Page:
New neuroscience report supports Buddhist belief that self is constantly changing

Neuroscientists are discovering what Buddhists have believed for ages: our self is not constant, but ever-changing. A new paper, published in Trends in Cognitive Sciences this month, links the Buddhist belief to physical areas of the brain. There’s scientific evidence that “self-processing in the brain is not instantiated in a particular region or network, but rather extends to a broad range of fluctuating neural processes that do not appear to be self specific,” write the authors. As Even Thompson, a philosophy of mind professor at the University of British Columbia, says, “There’s nothing that corresponds to the sense that there’s an unchanging self.”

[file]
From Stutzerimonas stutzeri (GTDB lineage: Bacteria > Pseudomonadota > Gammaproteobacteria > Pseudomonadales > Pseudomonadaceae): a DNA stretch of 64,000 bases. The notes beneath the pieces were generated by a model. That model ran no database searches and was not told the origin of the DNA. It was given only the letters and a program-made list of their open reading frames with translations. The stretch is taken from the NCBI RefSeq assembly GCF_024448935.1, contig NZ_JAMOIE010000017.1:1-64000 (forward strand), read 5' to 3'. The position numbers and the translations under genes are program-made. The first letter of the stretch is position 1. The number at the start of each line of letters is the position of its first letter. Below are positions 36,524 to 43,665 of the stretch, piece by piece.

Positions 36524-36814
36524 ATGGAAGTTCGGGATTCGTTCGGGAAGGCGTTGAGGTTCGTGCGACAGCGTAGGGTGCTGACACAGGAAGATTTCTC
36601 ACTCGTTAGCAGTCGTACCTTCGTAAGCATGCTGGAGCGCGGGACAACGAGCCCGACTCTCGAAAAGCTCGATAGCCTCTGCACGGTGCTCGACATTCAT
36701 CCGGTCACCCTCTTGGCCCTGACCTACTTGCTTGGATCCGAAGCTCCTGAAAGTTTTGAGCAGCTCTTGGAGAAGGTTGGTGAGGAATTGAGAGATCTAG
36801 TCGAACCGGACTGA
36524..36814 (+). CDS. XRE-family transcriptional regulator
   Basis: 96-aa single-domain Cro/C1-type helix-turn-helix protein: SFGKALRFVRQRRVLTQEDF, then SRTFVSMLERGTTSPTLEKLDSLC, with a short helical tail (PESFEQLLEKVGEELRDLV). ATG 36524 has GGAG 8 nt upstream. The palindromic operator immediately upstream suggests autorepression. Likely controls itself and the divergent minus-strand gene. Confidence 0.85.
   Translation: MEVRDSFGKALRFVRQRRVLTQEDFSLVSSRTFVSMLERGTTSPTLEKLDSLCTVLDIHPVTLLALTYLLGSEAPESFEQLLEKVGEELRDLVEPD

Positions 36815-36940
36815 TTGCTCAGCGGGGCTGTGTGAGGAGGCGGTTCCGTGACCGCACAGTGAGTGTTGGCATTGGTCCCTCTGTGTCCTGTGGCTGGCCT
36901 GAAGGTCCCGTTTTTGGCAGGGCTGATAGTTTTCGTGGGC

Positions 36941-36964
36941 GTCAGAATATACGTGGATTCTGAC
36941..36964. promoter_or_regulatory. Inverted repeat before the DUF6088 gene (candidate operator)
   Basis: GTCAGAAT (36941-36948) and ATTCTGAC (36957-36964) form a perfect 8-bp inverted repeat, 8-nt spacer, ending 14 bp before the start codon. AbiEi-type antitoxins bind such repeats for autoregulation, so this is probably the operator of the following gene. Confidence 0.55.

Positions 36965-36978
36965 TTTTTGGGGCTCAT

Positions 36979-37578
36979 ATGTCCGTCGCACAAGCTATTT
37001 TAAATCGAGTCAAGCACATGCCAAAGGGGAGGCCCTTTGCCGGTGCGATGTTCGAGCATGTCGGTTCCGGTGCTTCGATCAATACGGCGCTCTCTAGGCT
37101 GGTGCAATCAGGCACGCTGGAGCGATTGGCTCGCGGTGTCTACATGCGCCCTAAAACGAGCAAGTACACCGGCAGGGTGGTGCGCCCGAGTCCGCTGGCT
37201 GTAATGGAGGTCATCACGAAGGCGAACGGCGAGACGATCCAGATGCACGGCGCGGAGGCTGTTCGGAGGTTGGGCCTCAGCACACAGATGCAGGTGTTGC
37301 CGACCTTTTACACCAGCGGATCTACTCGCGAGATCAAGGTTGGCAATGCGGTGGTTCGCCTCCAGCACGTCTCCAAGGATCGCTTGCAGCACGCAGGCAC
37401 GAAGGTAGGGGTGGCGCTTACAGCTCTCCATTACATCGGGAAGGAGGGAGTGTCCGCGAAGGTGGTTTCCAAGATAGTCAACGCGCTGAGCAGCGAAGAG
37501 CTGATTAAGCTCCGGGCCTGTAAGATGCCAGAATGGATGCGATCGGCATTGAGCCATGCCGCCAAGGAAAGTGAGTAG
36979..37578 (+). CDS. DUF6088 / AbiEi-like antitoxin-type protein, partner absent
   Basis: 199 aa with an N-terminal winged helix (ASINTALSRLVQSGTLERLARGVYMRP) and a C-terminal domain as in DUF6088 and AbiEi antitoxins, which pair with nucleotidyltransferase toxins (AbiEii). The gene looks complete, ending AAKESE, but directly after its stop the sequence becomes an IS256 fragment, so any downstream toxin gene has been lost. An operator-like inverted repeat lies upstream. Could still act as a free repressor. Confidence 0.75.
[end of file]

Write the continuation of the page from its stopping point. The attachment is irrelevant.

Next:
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New neuroscience report supports Buddhist belief that self is constantly changing

Neuroscientists are discovering what Buddhists have believed for ages: our self is not constant, but ever-changing. A new paper, published in Trends in Cognitive Sciences this month, links the Buddhist belief to physical areas of the brain. There’s scientific evidence that “self-processing in the brain is not instantiated in a particular region or network, but rather extends to a broad range of fluctuating neural processes that do not appear to be self specific,” write the authors. As Even Thompson, a philosophy of mind professor at the University of British Columbia, says, “There’s nothing that corresponds to the sense that there’s an unchanging self.”

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